Singapore: a global education at the centre of the world

Singapore is an island blessed with tradition, culture and a firm focus on the future. Its reputation for innovation is attracting global businesses from every sector, making it an exciting place to live, work and learn.

Singapore-skyline-webinar-replay
On Wednesday, 24 March, Fiona Murchie caught up with Andre Casson, Head of School, The Australian International School (AIS), to find out how as one of Singapore’s more prestigious and well-respected international schools it is preparing students from all over the world for successful futures.The Australian International School is located at the very heart of Singapore. With its connections already making Singapore one of the great crossroads of the world, The Australian International School is equally well placed to bring out the best of the mix of cultures, languages and learning experiences inherent to such a location.

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“Singapore is a destination I love very much,” says Andre Casson. “There are a million expatriates on the island and a great synergy between locals and us as expats. It truly is an international destination. The other wonderful thing is that it is in the centre of the world. It is well connected to Europe, the US and the rest of Asia. It really is an international destination that encompasses so many cultures.”

A child-centred education in Singapore

Students at the Australian International School, which is located on an impressive 1km-long campus encompassing a nursery that caters for young infants up to pre-school age, elementary and secondary students, as well as green spaces and sports facilities, represent 43 countries.
AIS Singapore campus
The Australian International School campus in Singapore
“Ours is a school where a family can bring all their children to the same place,” says Andre Casson, adding that it is normal in Singapore for education to start at a young age. “Everything we have is catered for individual students and specifically for each year group.“It does make life so much easier when parents can come to the bus and put their children of all ages on it. The other aspect to this is that the younger children aspire to do what the big kids do and that inspires them and permeates through the whole school.”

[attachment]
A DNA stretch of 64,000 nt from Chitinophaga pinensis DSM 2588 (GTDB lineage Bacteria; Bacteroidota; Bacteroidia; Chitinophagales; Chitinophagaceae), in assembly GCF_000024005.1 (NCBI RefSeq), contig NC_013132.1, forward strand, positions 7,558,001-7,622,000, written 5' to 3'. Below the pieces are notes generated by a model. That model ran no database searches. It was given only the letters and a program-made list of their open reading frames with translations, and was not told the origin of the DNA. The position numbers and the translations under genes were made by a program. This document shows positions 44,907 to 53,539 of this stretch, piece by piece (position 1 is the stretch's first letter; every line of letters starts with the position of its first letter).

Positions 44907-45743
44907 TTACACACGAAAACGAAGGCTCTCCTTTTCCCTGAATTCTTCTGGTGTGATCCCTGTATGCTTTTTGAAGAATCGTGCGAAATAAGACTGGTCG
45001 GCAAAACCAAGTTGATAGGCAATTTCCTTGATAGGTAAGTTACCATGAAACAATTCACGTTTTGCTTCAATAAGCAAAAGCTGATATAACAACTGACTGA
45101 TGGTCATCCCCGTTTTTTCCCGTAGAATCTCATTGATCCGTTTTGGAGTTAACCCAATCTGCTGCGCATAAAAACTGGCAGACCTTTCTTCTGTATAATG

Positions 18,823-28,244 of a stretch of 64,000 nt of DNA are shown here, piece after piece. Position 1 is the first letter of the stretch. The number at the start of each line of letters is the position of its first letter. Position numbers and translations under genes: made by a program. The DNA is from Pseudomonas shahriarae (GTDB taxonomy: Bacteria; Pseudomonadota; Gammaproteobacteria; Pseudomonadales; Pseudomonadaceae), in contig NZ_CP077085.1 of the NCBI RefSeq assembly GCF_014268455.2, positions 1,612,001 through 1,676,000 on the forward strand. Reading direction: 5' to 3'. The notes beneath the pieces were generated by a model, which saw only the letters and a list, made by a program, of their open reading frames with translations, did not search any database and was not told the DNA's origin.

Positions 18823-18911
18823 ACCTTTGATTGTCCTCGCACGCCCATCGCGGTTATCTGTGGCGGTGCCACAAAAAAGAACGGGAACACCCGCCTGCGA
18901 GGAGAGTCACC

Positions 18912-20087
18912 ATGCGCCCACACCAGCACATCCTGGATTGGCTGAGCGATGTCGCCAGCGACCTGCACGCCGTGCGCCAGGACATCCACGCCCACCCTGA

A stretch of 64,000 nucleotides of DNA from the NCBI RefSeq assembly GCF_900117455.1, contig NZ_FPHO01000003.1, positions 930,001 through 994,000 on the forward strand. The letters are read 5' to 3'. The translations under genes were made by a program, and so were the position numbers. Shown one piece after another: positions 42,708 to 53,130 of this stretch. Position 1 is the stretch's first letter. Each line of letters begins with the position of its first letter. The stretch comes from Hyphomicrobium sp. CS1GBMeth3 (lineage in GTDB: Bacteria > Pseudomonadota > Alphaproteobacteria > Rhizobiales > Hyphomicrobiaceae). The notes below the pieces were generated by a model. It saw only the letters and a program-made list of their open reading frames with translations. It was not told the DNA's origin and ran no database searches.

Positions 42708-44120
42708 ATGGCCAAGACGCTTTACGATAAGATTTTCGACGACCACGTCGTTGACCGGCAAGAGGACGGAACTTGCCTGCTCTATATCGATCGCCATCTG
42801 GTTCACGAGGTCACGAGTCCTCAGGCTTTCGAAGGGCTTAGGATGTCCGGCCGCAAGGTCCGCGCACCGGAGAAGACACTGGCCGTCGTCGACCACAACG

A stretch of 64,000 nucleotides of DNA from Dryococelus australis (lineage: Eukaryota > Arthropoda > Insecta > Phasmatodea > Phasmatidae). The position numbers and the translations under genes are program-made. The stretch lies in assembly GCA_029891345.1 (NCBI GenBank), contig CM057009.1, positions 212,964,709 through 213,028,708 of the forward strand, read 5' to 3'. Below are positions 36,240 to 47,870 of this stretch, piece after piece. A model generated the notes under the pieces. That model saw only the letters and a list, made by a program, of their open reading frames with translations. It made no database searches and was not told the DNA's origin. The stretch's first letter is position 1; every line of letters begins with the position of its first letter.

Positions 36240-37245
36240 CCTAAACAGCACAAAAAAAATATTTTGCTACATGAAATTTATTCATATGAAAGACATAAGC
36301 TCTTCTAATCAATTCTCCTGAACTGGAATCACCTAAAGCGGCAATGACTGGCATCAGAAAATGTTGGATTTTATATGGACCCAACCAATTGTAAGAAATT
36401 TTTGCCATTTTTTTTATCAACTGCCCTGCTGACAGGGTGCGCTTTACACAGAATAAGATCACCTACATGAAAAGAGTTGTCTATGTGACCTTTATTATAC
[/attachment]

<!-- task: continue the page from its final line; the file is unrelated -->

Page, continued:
Experiential and classroom learning

This, along with its location at the heart of one of the most dynamic economies in the world, brings incredible opportunities for learning, both inside and out of school.“Here in Singapore where STEAM [science, technology, engineering, the arts and maths] is very much a part of the day-to-day life, you do need to make sure you are presenting opportunities to students to say well ahead,” says Andre Casson.“It is an exciting time to be here. The island is piloting the introduction of driverless busses. Our students have the opportunity to see these opportunities happening in real time and in front of us, which brings up the concepts we share as part of our curriculum.”

Innovation, curiosity and the classroom connection

Linking experiences like these out of school to the classroom is seamless at The Australian International School. iPads and laptops are used throughout the school for everyday learning, while resources like age-appropriate innovation labs allow children to explore their experiences and be curious about what they are seeing and learning.“Even though we offer different curricula, all have the common themes of inquiry and collaboration,” says Andre Casson. “These are all part of what we can do with an AIS education.”

A multi-curricular approach

The school has a flexible curriculum that blends the Australian Early Development milestones into the IB Primary Years Programme (PYP). The IB PYP’s international transferable philosophy of education in Years 3-5 (equivalent to Years 4-6 in the English National Curriculum) is delivered based on content from the Australian National Curriculum.In Years 9 and 10 (equivalent to English Years 10-11), students follow IGCSE courses, with Years 11 and 12 (equivalent to English Years 12-13) offered two pathways; the Australian High School Certificate (HSC) and the IB Diploma.
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Students at AIS achieve extraordinary results. 2020 was one of the school’s most successful years and students head to top universities all over the world, including Stamford and Oxford universities.
AIS Singapore students playing violin
Yet AIS understands that academic success is the result of a range of factors. “One of the things about schools I’m involved with or run is that we are never going to be focused on academic results, scoreboard achievements or trophies in the cabinet,” says Andre Casson. “We are about the well-rounded student.”“We have three values of achievement, respect and opportunity. The opportunity means that every student needs to have the chance to be great at what they are great at. A well-rounded student is someone who is going to have so much more success. Every aspect of a child’s personality and every aspect of a child’s education is central to what we do here at AIS.”Watch the replay for the webinar Singapore as an Education Destination with Andre Casson, Head of School, The Australian International School (AIS) in conversation with Fiona Murchie.

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